The Stewart company has maintained that the aim or goal of Economic Value Added (EVA)is to evaluate a firms market value directly in way similar to residual income the is a financial performance measure integrating and economic concepts(Ohslon 1995).
According to AL Ehrbar "of all the variables within the control of top management and the board of directors, the one with the greatest impact on the success or failure of any organization is the system of rewards and incentives that shapes and directs the behaviour of employees... when EVA becomes the singular focus for all decision , it establishes clear and accountable links between strategic thinking ,capital investment ,daily operating decisions and shareholders' value"(Ehrbar.A...the real key to creating wealth).
We can say hence that EVA is an integral part of the growth and the creation of wealth for an organisation, Stern et al (ed2001) suggested that "when fully implemented EVA will be the "centrepiece of an integrated financial management system that incorporates financial decision making"
There are various arguments on the advantages of Economic Added Value based approach to performance measurement.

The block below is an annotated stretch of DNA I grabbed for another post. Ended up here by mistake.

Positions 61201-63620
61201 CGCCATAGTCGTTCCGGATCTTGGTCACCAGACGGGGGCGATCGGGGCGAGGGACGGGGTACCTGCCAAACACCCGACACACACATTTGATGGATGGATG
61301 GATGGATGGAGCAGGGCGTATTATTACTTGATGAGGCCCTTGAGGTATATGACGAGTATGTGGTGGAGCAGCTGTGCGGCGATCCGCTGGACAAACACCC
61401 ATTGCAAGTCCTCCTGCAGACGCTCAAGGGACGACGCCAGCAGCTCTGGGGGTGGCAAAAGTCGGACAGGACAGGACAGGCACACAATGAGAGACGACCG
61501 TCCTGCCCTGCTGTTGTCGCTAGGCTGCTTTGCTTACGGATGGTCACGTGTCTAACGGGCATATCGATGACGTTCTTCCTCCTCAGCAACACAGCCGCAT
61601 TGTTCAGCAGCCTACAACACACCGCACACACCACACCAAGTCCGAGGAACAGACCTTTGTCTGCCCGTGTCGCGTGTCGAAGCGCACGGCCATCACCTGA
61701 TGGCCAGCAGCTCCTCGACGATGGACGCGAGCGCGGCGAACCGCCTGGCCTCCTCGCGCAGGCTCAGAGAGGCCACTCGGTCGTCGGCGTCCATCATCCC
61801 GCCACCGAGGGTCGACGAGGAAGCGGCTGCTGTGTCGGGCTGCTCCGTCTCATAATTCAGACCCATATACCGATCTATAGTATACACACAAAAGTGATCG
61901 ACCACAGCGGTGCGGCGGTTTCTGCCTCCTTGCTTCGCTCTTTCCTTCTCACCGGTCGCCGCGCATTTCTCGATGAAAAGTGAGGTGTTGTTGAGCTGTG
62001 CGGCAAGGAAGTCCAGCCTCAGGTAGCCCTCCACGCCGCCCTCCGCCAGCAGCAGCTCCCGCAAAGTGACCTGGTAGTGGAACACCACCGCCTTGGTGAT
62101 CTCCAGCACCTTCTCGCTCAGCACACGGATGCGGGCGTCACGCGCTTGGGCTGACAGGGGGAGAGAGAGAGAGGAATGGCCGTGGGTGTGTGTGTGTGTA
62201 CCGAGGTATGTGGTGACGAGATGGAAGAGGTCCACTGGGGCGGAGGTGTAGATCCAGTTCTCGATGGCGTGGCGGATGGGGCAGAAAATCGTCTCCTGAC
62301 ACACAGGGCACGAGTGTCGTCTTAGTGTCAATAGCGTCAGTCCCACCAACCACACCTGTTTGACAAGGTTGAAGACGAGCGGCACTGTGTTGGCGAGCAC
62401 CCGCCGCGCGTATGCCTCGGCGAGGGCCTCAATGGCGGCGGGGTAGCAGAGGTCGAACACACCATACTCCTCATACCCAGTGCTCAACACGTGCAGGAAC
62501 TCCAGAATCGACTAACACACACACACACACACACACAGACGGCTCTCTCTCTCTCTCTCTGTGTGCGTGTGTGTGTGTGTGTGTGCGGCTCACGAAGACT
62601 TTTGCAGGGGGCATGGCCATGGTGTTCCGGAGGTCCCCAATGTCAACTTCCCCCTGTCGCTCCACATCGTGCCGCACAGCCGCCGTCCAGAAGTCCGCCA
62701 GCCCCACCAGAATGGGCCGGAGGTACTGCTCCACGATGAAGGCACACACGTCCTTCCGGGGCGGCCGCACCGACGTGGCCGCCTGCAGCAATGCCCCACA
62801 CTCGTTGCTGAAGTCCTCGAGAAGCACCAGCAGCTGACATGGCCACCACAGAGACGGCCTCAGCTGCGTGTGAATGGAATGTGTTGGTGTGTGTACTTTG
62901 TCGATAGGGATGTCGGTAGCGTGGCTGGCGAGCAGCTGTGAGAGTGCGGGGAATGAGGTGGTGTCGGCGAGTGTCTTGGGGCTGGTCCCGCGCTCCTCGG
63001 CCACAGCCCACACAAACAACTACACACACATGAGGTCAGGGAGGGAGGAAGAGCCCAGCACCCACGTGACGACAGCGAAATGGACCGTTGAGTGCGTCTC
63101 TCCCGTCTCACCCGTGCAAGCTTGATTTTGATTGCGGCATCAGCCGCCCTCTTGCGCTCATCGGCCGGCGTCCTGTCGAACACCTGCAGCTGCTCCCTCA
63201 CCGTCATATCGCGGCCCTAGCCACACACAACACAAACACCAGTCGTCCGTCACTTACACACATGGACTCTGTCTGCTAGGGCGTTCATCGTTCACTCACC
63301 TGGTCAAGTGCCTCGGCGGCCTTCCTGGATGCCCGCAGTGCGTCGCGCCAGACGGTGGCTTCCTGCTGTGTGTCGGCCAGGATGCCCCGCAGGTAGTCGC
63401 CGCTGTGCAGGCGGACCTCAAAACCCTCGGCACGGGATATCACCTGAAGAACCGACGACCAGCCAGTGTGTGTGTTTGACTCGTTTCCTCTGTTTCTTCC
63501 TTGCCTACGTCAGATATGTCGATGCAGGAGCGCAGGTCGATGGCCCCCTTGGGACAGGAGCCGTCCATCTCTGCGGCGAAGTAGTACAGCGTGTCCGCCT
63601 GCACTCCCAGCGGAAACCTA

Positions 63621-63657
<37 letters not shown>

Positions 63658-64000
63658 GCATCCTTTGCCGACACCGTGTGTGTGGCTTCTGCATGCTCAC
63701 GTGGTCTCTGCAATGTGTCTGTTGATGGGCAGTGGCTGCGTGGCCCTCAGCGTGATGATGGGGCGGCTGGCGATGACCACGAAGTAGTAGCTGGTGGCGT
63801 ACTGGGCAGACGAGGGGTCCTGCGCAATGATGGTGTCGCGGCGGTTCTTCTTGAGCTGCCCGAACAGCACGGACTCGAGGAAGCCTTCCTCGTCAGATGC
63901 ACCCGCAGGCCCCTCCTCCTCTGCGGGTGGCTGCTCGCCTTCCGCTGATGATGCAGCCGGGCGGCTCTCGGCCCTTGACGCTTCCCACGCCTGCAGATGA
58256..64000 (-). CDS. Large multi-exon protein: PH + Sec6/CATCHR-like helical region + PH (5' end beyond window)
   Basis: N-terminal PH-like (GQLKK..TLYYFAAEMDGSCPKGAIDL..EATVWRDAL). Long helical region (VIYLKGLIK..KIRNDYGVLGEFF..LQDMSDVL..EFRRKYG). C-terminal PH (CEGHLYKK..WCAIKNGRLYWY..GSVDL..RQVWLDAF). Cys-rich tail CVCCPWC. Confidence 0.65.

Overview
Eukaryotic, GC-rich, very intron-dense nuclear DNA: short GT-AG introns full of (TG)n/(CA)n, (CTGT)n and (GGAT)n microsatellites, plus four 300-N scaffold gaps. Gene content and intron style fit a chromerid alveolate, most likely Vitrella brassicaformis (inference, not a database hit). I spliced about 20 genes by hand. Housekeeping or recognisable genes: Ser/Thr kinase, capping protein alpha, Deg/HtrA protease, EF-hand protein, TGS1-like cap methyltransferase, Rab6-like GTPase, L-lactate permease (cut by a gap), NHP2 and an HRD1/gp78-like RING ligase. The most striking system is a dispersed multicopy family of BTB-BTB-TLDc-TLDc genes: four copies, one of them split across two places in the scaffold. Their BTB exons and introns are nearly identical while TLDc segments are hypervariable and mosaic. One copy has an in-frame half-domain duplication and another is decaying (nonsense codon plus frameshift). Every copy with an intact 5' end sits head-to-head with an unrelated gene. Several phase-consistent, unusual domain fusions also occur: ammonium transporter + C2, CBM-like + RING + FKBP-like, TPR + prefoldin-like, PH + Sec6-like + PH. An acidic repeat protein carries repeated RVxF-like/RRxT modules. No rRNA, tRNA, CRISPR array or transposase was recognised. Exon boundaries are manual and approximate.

1) Profit are shown the way shareholders count them
2) Shareholders wealth is in agreement with the decisions taken by the organization.
3) Creation of a universal language
4) Simplicity of the concept for managers.
Profit the way shareholders count them (student accountant October 2007 ACCA P4&P5): this will be easy if we actually know what shareholders will require as their profit is just a % of returns on their money invested after taxes. Peter Drucker has suggested in Harvard business review articles that "until a business returns profit that is greater than its cost of capital it operates at a loss "Ducker observes that such organizations return less to the economy than they consume in resources and that instead o creating wealth they are destroying wealth."